Late Game Execution Reigns as Magic Complete Sweep

When the fourth quarter began Monday, Charlotte had played another solid game. The Bobcats had once again taken Dwight Howard out of the game with fouls. They had attacked the basket and shot a good percentage. They even had survived the Magic’s 3-point barrage to trail by just three points entering the fourth quarter.

Just like in Game Three, Game Four would be decided by execution and which team could get key stops. This has not been the Bobcats forte. It cost them Game Three when they settled for jumpers and could not score enough after Dwight Howard fouled out.

Offense again cost Charlotte a chance at a playoff victory, and this time there would be no next game to make up for it.

Orlando started the fourth quarter with a 71-68 lead. By the nine minute timeout, the Magic had two threes from Mickael Pietrus and some scoring from a refreshingly aggressive Vince Carter to extend the lead to seven at 83-76.

Charlotte did not score a field goal for about eight minutes in the third quarter, getting only nine points from the free throw line in that time. This gave Orlando all the time it needed to extend its lead into double digits and oust Charlotte from its first postseason with a 99-90 win on Monday.

This game followed the pattern of just about every game. Defense reigned and it came down to offensive execution. The Bobcats did that better than they have perhaps all series. They got to the basket and moved the ball very well.

But even then it was not enough. Something clicked somewhat offensive for Orlando, and Charlotte could never distance itself enough while the team had the lead.

The Bobcats had an amazing 27 assists on 32 field goals and shot 45.1 percent from the floor. The defense was suffocating at times, giving up 41.8 percent field goal shooting. Typically those are numbers good enough for this team to win because they defend so well.

Charlotte’s Achilles heel has been turnovers. The team committed only 10, but long scoring droughts compounded with lots of fouls and Orlando’s 3-point shooting became the team’s undoing. The Magic hit on 13 of 33 3-pointers — including Rashard Lewis’ four for seven effort — and got to the line 42 times, hitting 30.

Orlando simply had too much offense for Charlotte to handle, and even with Orlando struggling to shoot at times, it was enough.

Lewis was the generator early, getting good looks at 3-pointers from post plays involving Dwight Howard and Jameer Nelson driving into the lane. Nelson, coming off his second 32-point game of the series, was blanketed by Raymond Felton and the Bobcats’ interior defenders. But he did a good job looking to dish the ball when he was cut off, finishing with 18 points and four assists. Lewis finished with 17 on the night.

Charlotte gave everything it had tonight. Raymond Felton and Gerald Wallace were on the attack and did a good job challenging Howard and forcing him to make some tough decisions with foul trouble (and he mostly made the wrong one). Wallace had 17 and Felton had 11 points and six assists.

The Bobcats even got their third scorer with Boris Diaw pouring in 13 points and Tyrus Thomas coming off the bench and outhustling the Magic for a team-high 21 points. Thomas took advantage of Marcin Gortat doubling Stephen Jackson in the post to get his jumper going and wreaked havoc with his ability to put the ball on the floor. Larry Brown used him at center with Howard out of the game and it finally worked.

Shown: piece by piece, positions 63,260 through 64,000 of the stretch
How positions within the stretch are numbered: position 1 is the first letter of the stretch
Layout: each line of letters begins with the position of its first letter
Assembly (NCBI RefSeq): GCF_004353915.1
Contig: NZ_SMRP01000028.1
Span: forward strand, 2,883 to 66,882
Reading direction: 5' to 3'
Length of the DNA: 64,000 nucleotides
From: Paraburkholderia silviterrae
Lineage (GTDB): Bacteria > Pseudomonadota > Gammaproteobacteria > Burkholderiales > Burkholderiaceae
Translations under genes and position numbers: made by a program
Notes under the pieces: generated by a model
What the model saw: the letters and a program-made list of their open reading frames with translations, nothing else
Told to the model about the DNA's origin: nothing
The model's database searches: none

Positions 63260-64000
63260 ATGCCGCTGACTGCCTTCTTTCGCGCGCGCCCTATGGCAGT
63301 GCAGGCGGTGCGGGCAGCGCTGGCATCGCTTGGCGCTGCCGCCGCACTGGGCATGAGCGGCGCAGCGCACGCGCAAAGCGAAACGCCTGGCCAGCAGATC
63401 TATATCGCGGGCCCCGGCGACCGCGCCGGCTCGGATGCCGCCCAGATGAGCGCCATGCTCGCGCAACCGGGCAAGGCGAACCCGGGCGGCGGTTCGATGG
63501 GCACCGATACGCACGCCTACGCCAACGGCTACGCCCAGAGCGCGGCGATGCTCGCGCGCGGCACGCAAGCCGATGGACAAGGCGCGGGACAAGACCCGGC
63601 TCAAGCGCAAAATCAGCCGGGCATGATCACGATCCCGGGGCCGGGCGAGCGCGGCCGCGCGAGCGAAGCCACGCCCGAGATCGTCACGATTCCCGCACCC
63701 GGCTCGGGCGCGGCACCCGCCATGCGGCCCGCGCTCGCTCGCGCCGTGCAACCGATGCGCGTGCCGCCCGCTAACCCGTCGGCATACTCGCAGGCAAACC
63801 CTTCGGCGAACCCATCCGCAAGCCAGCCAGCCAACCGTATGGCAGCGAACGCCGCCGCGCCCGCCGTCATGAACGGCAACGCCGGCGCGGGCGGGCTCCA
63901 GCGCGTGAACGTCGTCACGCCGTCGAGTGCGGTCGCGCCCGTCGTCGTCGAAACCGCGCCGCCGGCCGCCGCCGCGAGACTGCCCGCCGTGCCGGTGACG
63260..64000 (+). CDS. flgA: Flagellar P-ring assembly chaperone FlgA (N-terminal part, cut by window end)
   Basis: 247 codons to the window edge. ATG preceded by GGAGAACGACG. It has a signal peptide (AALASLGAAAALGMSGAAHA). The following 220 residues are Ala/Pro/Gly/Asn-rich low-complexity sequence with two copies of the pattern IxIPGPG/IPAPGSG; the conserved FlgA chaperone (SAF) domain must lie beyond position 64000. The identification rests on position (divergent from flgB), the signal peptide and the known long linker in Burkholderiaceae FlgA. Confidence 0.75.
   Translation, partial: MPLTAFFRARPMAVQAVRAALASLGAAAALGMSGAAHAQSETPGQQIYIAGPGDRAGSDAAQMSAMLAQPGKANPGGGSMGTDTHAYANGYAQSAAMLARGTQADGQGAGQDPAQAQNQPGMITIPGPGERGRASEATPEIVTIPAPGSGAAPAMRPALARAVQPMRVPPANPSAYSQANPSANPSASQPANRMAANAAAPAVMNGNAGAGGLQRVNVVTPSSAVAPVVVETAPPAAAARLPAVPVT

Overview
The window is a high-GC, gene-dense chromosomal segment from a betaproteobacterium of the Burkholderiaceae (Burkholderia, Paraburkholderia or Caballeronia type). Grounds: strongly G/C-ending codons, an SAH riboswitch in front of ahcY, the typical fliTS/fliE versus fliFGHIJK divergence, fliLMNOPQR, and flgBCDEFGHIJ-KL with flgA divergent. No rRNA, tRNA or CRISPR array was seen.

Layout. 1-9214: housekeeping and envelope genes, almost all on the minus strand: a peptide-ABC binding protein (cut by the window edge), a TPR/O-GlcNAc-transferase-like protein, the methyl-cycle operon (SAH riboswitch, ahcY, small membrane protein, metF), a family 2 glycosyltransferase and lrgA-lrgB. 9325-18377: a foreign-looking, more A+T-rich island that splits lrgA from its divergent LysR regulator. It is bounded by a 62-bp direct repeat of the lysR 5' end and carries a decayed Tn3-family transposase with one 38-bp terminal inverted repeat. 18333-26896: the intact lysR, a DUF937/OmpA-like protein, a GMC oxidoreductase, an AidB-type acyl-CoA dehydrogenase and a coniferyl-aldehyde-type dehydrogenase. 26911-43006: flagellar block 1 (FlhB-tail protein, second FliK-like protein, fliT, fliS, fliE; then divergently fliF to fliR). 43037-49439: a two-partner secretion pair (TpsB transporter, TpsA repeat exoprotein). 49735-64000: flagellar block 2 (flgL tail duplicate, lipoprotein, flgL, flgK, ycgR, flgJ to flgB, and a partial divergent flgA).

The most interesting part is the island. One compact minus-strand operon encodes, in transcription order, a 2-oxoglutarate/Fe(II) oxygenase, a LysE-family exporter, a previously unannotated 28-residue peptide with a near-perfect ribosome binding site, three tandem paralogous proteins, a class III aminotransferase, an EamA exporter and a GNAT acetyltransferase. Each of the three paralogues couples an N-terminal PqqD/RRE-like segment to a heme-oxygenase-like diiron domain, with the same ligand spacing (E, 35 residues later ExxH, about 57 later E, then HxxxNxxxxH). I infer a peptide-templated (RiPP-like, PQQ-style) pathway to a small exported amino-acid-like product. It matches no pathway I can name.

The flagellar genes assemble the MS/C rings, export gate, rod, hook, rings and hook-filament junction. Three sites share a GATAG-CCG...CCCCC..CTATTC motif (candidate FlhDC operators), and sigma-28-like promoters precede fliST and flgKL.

Unfortunately, it seemed Stephen Jackson got worse as the series went on. And he had his worst game tonight. Jackson did have eight assists and did his part there, but hit just two of his 11 shots. Jackson is probably the only player on the team that can create his own offense and with Jackson ineffective offensively, the Bobcats had plenty of stretches where they struggled to score.

Nothing new in this series.

What was new was that Charlotte played from the lead in this game, taking the team’s first lead after the first quarter and holding a slim margin at the half. The difference between a team with an offense initiator became very evident once Vince Carter took over.

Carter’s struggles in this series have been odd. He has come up with big shots in just about every game of the series, yet he had not hit a 3-pointer in the series to that point.

Carter has been most successful when he tries to get to the basket. He finally started doing that in the third quarter and got into a good rhythm offensively. He had a few shots that just made you shake your head. It looked like he had that “I am going to take over” glimmer in his eye. Carter scored 21 on 7-of-16 shooting and did a lot of the offensive work in the third quarter, carrying the Magic into a lead they would not concede.

He was the guy initiating offense for the rest of the game and converting for the most part.

Charlotte did more than put up a fight in this series. With one more offensive player, the Bobcats could have certainly done more with the success they had defending Dwight Howard and Vince Carter. But the Magic were too good and had too many weapons.

Howard was almost a non-factor on offense again, playing a series-low 23 minutes tonight because of foul trouble (five of which were of his own doing and bad choices defensively). He still grabbed 13 rebounds and affected the game defensively.

Even with that, Orlando got a well-earned sweep and proved winning does not have to be pretty. Now the team has almost a week to await the winner of Atlanta and Milwaukee.

Philip Rossman-Reich

About Philip Rossman-Reich

Philip Rossman-Reich is the managing editor for Crossover Chronicles and Orlando Magic Daily. You can follow him on twitter @OMagicDaily